Monday, November 03, 2003
On Zell Miller:
Senator Zell Miller (d-GA – note the little “D”) has done something really phenomenal. He has taken the democratic party to task on its many failings as a national party. If he was running in to represent me, I’d vote for him even though he sits on the opposite side of the aisle from my principles. He’s written a book “A National Party no more” in which he makes points I’m sure are felt by many mainstream democrats across the country.
He also has a column in the Wall Street Journal in which he endorses President Bush in the 2004 election. Now you can say he has nothing to lose by doing so because he’s leaving the Senate next year anyway. This is true, but the bridges Zell is burning are really shedding some light on the course of the Democrats as a party.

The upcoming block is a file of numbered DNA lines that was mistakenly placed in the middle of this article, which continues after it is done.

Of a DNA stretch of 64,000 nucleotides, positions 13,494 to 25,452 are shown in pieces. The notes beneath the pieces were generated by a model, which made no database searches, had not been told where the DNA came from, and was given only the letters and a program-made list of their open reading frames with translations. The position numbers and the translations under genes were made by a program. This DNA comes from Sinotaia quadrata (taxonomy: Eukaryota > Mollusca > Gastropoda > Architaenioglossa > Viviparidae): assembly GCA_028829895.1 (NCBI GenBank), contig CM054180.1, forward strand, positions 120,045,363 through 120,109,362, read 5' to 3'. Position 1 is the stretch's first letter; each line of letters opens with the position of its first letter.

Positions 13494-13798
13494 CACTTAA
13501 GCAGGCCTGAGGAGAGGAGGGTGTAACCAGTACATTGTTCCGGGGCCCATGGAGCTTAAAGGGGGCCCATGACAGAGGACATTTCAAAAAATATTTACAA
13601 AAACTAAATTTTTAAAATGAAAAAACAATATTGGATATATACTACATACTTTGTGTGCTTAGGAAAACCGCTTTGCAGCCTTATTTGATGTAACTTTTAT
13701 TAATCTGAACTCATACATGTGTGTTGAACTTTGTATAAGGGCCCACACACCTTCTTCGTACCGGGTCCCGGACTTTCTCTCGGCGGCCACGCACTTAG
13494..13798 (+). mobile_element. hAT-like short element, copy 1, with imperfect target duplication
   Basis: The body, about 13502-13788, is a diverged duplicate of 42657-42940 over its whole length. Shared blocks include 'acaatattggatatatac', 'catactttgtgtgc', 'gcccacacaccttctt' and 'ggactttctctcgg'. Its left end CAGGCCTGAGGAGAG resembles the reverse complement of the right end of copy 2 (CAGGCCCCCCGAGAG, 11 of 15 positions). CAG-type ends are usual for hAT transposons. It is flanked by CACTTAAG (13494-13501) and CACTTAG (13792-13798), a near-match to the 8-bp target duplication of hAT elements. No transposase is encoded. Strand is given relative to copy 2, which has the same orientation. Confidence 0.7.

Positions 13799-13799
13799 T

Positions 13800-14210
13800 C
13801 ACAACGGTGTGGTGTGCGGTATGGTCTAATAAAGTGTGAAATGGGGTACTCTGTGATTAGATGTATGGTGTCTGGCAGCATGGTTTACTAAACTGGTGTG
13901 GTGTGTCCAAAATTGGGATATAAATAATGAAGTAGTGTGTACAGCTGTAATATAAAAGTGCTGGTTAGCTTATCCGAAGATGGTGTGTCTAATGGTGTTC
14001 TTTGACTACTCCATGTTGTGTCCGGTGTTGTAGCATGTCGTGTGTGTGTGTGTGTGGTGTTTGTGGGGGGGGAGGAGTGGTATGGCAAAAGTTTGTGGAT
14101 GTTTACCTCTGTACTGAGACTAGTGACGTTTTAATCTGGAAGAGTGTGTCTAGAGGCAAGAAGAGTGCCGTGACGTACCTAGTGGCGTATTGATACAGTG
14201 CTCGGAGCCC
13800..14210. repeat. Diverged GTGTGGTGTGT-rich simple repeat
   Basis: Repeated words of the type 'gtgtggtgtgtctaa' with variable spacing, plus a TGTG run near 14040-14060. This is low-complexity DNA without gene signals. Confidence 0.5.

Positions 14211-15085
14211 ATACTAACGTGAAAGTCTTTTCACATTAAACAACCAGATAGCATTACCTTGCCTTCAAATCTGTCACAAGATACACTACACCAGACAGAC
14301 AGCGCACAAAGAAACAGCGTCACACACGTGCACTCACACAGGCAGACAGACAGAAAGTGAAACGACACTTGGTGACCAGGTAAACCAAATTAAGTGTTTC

Zell says that he has “voted for Adlai Stevenson in 1952 and has voted for every Democratic presidential candidate the 12 cycles since then. My political history to the contrary, this was the easiest decision I think I've ever made in deciding who to support. For I believe the next five years will determine the kind of world my four grandchildren and four great-grandchildren will live in. I simply cannot entrust that crucial decision to any one of the current group of Democratic presidential candidates.”
I won’t try to add much to Zell’s comments. He has stated the truth far better than I can ever do. After all, I’m a Republican and damn proud of it. But if guys like Zell are effectively leaving the party because it has drifted so far to the left, the democratic party as an institution is in very serious trouble.
Here endeth the lesson.